Help other customers find the most helpful reviews 
Was this review helpful to you? Yes No


15 of 16 people found the following review helpful
5.0 out of 5 stars a tale rich in paradox, 6 Mar. 1998
By A Customer
This review is from: Lilith (Mass Market Paperback)
Rich in symbolism, steeped in paradox, this is a tale of a man's journey and his coming to terms with the frailty of humanity when it is seen in the light of God. MacDonald never hides the basis of his paradigm--that there is a God who loves us, who knows better than we do what is best for us--rather, he weaves it into a rich tapestry of adventure wherein key characters make known the paradox that is at the heart of Chrisitianity: he who would be first must be last.
This is not an easy read. And, truly, anyone who is not willing to accept that an author may expound his faith through the words and deeds of his characters--indeed, through the fatherly nature of the narative itself--will little likely enjoy reading this tale. But to those who are ready to dive in to the heart of a realm of paradox in an attempt to better know the God that MacDonald worshiped, this may very well be a life-changing story.
I am not a man given to favorites. But no other work has colored my life so beautifully as MacDonald's LILITH. And no other story is more dear to my heart.
Help other customers find the most helpful reviews 
Was this review helpful to you? Yes No


11 of 12 people found the following review helpful
5.0 out of 5 stars A haunting tale hovering between dream and nightmare,, 8 Dec. 1997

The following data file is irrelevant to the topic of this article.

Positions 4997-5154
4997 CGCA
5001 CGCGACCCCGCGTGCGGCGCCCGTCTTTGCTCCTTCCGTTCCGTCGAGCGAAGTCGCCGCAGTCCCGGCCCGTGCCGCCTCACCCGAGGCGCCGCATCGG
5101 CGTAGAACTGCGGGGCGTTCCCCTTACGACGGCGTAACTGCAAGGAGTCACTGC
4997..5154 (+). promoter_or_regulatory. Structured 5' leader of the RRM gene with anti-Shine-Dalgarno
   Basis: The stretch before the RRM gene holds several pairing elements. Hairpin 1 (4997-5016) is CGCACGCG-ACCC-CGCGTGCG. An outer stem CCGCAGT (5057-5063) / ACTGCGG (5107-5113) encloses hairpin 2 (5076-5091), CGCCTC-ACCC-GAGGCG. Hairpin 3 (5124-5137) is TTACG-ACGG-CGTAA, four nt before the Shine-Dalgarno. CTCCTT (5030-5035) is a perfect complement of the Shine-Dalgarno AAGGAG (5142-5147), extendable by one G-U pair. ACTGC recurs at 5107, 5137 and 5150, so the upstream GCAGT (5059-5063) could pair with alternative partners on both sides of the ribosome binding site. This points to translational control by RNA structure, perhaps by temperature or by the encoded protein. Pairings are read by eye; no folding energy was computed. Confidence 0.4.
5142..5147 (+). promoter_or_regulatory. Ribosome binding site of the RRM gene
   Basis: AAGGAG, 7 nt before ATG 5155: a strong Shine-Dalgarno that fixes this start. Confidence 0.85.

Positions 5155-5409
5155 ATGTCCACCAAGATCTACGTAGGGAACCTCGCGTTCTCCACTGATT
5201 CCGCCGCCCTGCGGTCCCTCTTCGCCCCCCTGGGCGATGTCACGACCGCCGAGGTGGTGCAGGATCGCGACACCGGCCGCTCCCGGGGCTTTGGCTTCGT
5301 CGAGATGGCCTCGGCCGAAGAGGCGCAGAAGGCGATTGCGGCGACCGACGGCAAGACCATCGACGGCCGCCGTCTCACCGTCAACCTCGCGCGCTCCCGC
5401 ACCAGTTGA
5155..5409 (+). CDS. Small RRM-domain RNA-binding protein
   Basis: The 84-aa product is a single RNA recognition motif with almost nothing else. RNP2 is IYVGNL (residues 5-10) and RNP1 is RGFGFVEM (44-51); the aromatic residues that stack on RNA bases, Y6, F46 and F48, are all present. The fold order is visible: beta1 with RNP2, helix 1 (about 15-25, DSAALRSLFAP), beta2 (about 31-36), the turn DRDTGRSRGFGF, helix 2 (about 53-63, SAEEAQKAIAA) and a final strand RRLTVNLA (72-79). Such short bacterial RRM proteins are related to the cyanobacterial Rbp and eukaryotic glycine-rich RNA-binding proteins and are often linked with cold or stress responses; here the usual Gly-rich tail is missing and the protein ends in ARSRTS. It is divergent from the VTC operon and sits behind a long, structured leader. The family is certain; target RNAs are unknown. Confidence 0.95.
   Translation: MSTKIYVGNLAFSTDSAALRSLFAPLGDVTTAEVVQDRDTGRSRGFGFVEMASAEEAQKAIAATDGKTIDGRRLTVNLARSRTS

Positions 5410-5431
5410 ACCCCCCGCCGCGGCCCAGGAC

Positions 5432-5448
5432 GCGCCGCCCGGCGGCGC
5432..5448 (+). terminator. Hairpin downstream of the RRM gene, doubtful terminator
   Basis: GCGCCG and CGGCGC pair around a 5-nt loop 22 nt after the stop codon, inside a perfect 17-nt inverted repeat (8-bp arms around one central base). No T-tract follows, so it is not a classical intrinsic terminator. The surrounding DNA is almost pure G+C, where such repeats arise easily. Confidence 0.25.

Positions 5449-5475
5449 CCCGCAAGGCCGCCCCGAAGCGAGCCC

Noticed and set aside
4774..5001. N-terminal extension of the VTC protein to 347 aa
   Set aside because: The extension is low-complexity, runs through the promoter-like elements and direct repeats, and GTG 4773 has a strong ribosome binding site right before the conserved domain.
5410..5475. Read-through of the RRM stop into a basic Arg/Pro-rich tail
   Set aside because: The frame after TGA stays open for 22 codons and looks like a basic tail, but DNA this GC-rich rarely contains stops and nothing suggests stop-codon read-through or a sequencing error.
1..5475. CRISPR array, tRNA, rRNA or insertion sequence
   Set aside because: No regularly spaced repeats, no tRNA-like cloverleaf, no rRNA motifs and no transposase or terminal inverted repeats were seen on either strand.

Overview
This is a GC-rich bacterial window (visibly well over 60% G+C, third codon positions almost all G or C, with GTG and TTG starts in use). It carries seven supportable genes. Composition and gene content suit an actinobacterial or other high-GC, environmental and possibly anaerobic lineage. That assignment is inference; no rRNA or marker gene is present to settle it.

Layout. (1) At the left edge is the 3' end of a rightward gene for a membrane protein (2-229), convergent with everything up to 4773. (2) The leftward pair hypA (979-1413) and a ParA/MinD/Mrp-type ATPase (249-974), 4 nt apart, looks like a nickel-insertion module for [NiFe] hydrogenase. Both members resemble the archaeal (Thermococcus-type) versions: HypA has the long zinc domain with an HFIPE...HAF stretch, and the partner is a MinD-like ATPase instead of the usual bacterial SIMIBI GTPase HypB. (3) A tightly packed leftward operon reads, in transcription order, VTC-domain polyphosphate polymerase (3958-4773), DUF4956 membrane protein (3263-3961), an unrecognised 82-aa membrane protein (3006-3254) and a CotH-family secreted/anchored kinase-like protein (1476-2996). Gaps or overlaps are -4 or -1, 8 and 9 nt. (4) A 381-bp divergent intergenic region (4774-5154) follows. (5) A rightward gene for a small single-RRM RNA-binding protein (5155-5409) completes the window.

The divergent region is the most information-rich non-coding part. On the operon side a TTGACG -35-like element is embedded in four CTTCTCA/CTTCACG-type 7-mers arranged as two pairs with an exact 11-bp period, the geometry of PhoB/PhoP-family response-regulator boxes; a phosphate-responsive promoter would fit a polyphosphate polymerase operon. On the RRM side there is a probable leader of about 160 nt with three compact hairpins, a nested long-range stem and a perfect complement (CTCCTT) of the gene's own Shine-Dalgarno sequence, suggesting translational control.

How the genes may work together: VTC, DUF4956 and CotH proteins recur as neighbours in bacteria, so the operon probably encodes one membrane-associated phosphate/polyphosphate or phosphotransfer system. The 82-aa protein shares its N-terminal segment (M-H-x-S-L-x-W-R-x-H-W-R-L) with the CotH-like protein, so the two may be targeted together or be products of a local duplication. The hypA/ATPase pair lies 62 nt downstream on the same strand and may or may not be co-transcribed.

By A Customer
This review is from: Lilith (Mass Market Paperback)
LILITH is best considered in the context of MacDonald's life, and remembering his earlier work PHANTASTES. PHANTASTES he wrote as a young man (35), LILITH he wrote at age 85. LILITH presents the maturity of the thoughts he introduced in PHANTASTES. To try to understand either work outside his religion (Christianity) would not do them justice. LILITH is considered a dark romance, but I don't think MacDonald would have called it so. It is full of a strange, mystical Christian hope; it is the tale of a spiritual journey, of dreams and visions just beyond our conscious reckoning -- always haunting us with the nagging question of whether our dreams are more real than what we call reality. The tale begins with a young man, Mr. Vane, come of age, and into the inheritance of a great estate. Mr. Vane is a man given to both inquiry and reflection. As he peruses the great library of books and manuscripts collected by his ancestors, his perception of reality is challenged and stretched to include, among other things, a talking raven. The raven becomes his guide into another world, strange to behold; the realm of the seven dimensions and the ten senses, MacDonald calls it. (What ever could he mean?)

LILITH is introduced well into the work, an emaciated being near death, until Mr. Vane unwittingly nurses her back to health. MacDonald certainly patterns her after the demon of Jewish folklore for whom she is named. All the demon's traits are apparent: cold beauty, fierce pride, seduction, hatred of men and children, even vampirism. C.S. Lewis also picked up on this theme of the wicked female protagonist. In THE LION, THE WITCH AND THE WARDROBE he tells us the White Witch is descended from Lilith.

As Mr. Vane bounces back and forth between physical and spiritual dimensions, he is confronted by the fact that he can do no good of himself. His futile attempts to prove his worth bring him sorrow and defeat, as when he leads a group of innocent children out of ignorance and simplicity to a city where their leader is murdered by her own estranged mother (Lilith).

The raven's insistence that Mr. Vane sleep before he can be of any use or value is incomprehensible to Mr. Vane, so he continues his various exploits, each ending is greater despair. Finally, Mr. Vane agrees if sleep is what is required, that he must do. But when he discovers the raven's idea of sleep is to repose lifeless in a cold, dark catacomb full of ageless corpses for time unknown, Mr. Vane is not so willing.